Each person has their own sense of style and fashion as well as things they wouldn't wear that might be okay for someone else.
Yeah, Clyde's threads can be loud.

I LEVEL

Since: Nov 08

Location hidden

#48 Mar 16, 2009
Ken Strong wrote:
<quoted text>In the famous "game 7" against Wilt and the Lakers, everyone always remembers Willis coming out to play with his banged up knee. It was inspirational, but Clydes 36 points and, what was it, 20(?) assists didn't exactly hurt! A ferocious defender, maybe the best in his time. Certainly IN THE CONVERSATION. He was my favorite NBA player as a kid, the guy we all wanted to "be" when playing with our friends. It was definitely a different era, but I believe the truly great ones would make it in any era. I think Clyfe fits that bill.
I agree and Clde would be one of them.
As a youngster, he also was one of my favorites as well as Earl Monroe, who was the most imitated on the playgrounds where I grew up in Brooklyn.
Another great from that era who could play in today's NBA is Pete Maravich, what a shooter, ball handler and passer he was at 6'5"
He would run rings around many of today's guards who don't play much defense anyway.
Tiffany

New York, NY

#49 Mar 16, 2009
his clothes speak louder than he do,and hes even on that commercial for men who want to hide their gray hair,i bet he have a life time supply,i think its stupid for old peole to hide what god gives you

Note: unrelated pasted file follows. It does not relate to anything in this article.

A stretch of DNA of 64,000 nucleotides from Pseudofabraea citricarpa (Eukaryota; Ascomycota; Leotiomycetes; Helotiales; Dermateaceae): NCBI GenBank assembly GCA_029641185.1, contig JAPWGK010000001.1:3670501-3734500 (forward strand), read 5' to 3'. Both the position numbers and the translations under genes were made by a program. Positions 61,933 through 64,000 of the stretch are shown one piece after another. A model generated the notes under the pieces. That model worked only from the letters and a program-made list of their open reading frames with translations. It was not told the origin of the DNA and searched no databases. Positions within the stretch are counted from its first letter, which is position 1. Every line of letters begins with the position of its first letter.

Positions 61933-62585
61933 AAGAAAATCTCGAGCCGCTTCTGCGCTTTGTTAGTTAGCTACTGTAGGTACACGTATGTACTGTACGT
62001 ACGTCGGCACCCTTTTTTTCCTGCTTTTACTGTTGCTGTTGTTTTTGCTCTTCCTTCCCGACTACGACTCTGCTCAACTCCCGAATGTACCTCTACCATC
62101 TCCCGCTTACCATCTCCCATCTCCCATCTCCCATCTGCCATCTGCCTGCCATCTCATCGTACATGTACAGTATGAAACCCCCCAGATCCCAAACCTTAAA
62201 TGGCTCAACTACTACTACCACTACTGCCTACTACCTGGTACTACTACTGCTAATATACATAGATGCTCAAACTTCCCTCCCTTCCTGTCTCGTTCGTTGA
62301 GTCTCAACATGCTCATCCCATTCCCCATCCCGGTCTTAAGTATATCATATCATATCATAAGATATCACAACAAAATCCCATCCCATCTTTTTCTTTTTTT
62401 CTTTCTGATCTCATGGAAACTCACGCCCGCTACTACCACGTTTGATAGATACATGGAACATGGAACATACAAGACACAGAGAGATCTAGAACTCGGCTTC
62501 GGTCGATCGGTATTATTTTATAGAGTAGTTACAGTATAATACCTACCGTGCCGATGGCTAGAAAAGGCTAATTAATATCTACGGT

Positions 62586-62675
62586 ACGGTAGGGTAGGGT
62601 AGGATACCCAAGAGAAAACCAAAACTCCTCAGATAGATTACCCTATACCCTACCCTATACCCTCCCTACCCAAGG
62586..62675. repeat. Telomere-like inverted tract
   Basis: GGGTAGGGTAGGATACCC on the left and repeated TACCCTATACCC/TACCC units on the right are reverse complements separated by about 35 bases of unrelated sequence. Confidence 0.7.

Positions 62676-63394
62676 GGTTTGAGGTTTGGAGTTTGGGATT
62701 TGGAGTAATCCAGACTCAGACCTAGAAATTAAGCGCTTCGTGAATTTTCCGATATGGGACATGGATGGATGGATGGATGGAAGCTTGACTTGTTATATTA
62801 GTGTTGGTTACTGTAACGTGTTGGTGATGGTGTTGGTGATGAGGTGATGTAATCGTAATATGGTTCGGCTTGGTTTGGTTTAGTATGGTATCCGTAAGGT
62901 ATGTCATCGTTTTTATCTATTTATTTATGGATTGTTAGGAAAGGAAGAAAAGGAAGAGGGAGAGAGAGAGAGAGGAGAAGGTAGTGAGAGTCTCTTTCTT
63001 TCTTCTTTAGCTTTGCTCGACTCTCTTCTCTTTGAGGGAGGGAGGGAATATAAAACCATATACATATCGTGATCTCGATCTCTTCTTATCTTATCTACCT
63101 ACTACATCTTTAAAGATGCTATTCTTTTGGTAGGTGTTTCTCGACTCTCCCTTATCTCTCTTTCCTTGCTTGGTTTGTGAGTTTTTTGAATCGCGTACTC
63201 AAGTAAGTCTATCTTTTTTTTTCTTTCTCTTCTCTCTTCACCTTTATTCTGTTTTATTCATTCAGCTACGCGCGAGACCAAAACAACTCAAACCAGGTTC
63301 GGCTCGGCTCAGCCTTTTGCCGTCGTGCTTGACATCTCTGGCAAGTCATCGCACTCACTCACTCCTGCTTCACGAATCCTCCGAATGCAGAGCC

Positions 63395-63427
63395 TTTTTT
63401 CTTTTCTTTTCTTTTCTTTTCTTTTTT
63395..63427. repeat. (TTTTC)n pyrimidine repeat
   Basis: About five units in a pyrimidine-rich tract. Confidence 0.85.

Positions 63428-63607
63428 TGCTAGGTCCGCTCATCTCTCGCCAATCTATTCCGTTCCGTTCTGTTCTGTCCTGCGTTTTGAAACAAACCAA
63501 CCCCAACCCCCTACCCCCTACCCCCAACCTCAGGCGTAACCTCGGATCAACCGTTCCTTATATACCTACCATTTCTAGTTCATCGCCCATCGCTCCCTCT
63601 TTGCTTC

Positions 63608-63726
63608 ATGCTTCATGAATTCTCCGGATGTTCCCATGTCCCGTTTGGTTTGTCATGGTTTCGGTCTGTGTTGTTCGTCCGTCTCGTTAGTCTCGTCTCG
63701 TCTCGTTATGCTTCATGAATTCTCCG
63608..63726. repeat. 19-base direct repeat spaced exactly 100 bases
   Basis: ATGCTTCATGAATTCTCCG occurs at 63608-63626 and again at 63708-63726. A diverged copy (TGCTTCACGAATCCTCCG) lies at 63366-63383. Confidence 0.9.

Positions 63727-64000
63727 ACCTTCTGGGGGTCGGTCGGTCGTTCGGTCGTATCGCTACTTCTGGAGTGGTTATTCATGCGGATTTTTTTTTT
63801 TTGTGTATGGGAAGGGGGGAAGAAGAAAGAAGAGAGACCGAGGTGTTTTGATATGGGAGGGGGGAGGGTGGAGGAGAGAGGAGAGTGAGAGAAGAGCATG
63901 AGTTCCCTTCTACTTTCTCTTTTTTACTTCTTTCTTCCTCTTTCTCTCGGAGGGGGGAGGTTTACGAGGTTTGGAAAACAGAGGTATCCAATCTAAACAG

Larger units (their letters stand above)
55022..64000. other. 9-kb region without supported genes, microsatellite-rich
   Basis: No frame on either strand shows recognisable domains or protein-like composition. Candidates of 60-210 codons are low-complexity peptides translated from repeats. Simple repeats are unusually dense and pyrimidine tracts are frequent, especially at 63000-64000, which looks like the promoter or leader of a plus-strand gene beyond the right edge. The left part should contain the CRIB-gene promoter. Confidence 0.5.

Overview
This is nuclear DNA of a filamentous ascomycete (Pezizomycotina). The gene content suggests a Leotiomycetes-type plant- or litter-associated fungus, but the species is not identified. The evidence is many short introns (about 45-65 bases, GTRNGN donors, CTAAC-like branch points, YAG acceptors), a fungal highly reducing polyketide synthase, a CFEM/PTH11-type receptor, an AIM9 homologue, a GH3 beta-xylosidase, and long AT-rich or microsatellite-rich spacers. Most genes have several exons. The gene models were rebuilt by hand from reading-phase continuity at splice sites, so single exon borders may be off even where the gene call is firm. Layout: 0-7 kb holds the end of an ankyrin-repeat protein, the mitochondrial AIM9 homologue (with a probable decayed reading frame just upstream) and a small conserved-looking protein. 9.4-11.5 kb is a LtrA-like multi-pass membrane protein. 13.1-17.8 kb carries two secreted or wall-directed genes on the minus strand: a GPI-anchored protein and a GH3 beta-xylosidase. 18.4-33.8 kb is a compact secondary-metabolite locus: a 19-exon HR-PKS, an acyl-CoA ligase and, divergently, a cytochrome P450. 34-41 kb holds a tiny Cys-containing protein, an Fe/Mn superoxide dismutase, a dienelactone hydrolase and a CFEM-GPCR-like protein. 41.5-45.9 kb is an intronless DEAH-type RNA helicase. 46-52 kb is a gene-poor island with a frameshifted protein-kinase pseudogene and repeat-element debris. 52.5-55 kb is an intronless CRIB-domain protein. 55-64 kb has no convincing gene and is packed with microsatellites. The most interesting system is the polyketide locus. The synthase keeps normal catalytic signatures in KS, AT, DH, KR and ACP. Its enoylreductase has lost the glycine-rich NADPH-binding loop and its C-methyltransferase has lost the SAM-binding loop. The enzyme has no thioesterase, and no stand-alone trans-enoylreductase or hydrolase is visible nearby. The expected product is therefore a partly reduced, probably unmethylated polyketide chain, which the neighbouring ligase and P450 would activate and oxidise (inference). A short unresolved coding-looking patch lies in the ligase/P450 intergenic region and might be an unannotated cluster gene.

apocalypse soon

Shirley, NY

#50 Mar 16, 2009
Who's Chicken Samboe? Sounds like some kind of Cajun-African dish.
Tiffany

New York, NY

#51 Mar 16, 2009
do you mean cheik samb,hes senegalese,if thats how you spell it

Since: Jan 08

Oakdale, NY

#52 Mar 16, 2009
I LEVEL wrote:
<quoted text>
I agree and Clde would be one of them.
As a youngster, he also was one of my favorites as well as Earl Monroe, who was the most imitated on the playgrounds where I grew up in Brooklyn.
Another great from that era who could play in today's NBA is Pete Maravich, what a shooter, ball handler and passer he was at 6'5"
He would run rings around many of today's guards who don't play much defense anyway.
Pearl. Yeah, a lot of playground guts would practice the "spin". LOL. Good times....
Yeah, Maravich was special, he sure was.

Since: Jan 08

Oakdale, NY

#53 Mar 16, 2009
Playground GUYS.
Tiffany

New York, NY

#54 Mar 16, 2009
what do you mean by playground guys?

I LEVEL

Since: Nov 08

Location hidden

#55 Mar 16, 2009
Tiffany wrote:
what do you mean by playground guys?
Guys who balled in the school yards back in the day as well as the summer leagues where guys got to play against NBA players each summer.
That was a fun time.
You don't see much of that anymore, the players make more money now than in the 70's and 80's and some teams won't let their players participate because they might get injured.

I LEVEL

Since: Nov 08

Location hidden

#56 Mar 16, 2009
Ken Strong wrote:
<quoted text>Pearl. Yeah, a lot of playground guts would practice the "spin". LOL. Good times....
Yeah, Maravich was special, he sure was.
Pistol was the man, I remember that game back in February of '77 in the New Orleans Superdome when he got 68 points against the Knicks before fouling out. Guess who was guarding him most of the game?

I LEVEL

Since: Nov 08

Location hidden

#57 Mar 16, 2009
Tiffany wrote:
his clothes speak louder than he do,and hes even on that commercial for men who want to hide their gray hair,i bet he have a life time supply,i think its stupid for old peole to hide what god gives you